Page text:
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The 30 Best Comedies on Hulu

Booksmart. Photo: United Artists Releasing

This post is updated frequently as movies leave and enter Hulu, which you can sign up for here. *New additions are indicated with an asterisk. (If you subscribe to a service through our links, Vulture may earn an affiliate commission.)

The world is an increasingly strange place and appears to only get more stressful by the day. Why not release the tension with a laugh? While TV series are still the bread and butter of streaming service Hulu, they also have a large library of movies that a lot of people don’t even know about — and a lot of them are funny! Here are 30 of the best from that increasingly necessary department.

*The American President
Rob Reiner directed and Aaron Sorkin wrote this romantic dramedy about a happier, mythical time in the White House that’s very different from the reality of 2020. Michael Douglas is charming as a widower President who falls for an environmental lobbyist played by the charismatic Annette Bening. The great ensemble also includes Martin Sheen, Samantha Mathis, David Paymer, and Michael J. Fox.

The Beach Bum
Harmony Korine released his long-anticipated follow-up to Spring Breakers early in 2019, and most people barely noticed. Matthew McConaughey leans into his bongo-playing stoner persona as the wonderful Moondog, a Floridian who is kind of just chilling his way through life. There’s almost no plot, but this is an unforgettable slice of debauchery complete with memorable supporting turns by Isla Fisher, Jonah Hill, Martin Lawrence, and, of course, Snoop Dogg.

Big Time Adolescence
Pete Davidson’s moment in the sun in Judd Apatow’s new movie, The King of Staten Island, has been delayed by the coronavirus pandemic, but his first real major film role actually came in this Sundance 2019 flick that was delayed for almost a year before getting an early drop on Hulu. The real star is Griffin Gluck, one of the talented kids from American Vandal who plays a kid with an older friend who some might call a bad influence, played memorably by Davidson. It’s imperfect but sweet, and Davidson is legitimately good.

Blazing Saddles

Generally included on any legitimate list of the funniest movies ever made, Mel Brooks’ send-up of the Western genre remains a comedy classic nearly a half-century after its release. Cleavon Little leads an amazing ensemble that includes Gene Wilder, Harvey Korman, Slim Pickens, Brooks himself, and a performance from Madeline Kahn so perfect that she got an Oscar nomination.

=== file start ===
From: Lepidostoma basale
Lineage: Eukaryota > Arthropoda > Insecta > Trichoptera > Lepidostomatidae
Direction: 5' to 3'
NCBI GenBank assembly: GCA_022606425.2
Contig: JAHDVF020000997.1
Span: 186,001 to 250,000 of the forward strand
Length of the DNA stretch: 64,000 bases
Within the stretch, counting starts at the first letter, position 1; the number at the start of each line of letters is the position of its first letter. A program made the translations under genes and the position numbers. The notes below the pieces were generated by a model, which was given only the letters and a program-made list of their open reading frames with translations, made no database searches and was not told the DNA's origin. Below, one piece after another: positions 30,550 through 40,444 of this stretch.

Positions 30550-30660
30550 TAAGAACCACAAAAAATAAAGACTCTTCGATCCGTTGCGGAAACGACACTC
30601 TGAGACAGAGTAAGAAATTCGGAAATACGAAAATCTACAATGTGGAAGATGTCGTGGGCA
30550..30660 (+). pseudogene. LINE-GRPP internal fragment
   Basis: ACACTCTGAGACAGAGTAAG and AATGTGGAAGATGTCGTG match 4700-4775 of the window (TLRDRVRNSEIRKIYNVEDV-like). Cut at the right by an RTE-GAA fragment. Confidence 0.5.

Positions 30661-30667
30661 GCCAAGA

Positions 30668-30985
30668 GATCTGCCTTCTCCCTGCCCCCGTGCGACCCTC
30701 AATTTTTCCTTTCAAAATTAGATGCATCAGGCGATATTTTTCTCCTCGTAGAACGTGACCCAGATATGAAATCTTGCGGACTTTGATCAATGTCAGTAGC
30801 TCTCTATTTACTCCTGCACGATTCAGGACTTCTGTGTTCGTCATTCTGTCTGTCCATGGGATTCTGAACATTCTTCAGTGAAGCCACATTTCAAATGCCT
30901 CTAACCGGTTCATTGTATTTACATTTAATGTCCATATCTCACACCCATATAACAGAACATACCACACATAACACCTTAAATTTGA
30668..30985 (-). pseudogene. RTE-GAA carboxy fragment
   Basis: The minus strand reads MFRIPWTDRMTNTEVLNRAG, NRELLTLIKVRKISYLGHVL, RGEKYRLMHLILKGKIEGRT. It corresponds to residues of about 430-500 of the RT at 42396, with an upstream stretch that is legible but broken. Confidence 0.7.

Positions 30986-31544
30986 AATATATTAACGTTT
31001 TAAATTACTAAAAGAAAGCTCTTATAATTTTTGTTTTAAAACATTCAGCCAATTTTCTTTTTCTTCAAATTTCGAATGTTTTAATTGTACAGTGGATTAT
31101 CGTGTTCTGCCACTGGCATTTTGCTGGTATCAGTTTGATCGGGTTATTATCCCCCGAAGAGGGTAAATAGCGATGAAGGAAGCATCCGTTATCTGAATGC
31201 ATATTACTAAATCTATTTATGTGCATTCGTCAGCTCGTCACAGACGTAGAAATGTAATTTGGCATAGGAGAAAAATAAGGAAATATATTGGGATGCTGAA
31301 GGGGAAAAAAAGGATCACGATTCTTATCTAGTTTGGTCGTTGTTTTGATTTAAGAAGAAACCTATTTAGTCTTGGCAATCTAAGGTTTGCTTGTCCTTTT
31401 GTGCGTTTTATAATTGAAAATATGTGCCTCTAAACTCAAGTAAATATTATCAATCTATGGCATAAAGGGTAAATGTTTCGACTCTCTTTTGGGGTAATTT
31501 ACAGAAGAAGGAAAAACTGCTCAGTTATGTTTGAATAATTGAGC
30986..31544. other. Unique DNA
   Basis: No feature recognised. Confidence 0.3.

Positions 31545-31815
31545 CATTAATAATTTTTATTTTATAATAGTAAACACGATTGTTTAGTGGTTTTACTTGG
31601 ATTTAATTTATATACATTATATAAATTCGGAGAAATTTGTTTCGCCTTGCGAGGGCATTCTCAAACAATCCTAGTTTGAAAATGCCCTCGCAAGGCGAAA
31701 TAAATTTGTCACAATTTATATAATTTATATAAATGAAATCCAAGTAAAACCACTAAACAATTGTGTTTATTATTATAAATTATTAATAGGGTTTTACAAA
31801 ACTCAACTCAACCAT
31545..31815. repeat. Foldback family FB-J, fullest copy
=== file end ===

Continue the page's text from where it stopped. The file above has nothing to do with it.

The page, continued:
Booksmart
Olivia Wilde’s directorial debut is one of the smartest and straight-up funniest comedies in years. Beanie Feldstein and Kaitlyn Dever star as lifelong friends who learn on the last day of school that their priorities may have been a bit out of whack. Determined to make up for lost time, they have a wild and crazy night. Often described as “Superbad with girls,” this is destined to be a cult classic.

*Dave
Ivan Reitman directed this Gary Ross script about a man named Dave (Kevin Kline) who happens to look exactly like the President of the United States. Kline is charming and sweet as a normal dude asked to suddenly lead the free world after his doppelganger has a stroke.

Drinking Buddies
Indie filmmaker Joe Swanberg’s best film and biggest hit remains this 2013 comedy starring Olivia Wilde, Jake Johnson, Anna Kendrick, and Ron Livingston. Wilde and Johnson play friends who work at a brewery in Chicago. While they seem to have a ton in common and flirt regularly, they’re both with other partners. It’s no spoiler to say things get complicated.

Fighting With My Family
Florence Pugh had one of the best years for a young actress in movie history in 2019, anchored mostly by her Oscar-nominated work in Little Women and critical acclaim for Midsommar. However, this was actually the prologue, a fun little comedy based on the true story of an amateur wrestler’s rise to fame. Pugh is charming and believable, and watching this now just reveals her already remarkable range.

The Full Monty
There are indie comedy hits and then there are movies like The Full Monty, which was made for just over $3 million and grossed just over $250 million and was nominated for Best Picture. People fell in love with the story of six unemployed average guys who started their own striptease act to make some money. It is often listed as one of the best British films of all time and was spun off to a 2000 musical and 2013 play.

The Graduate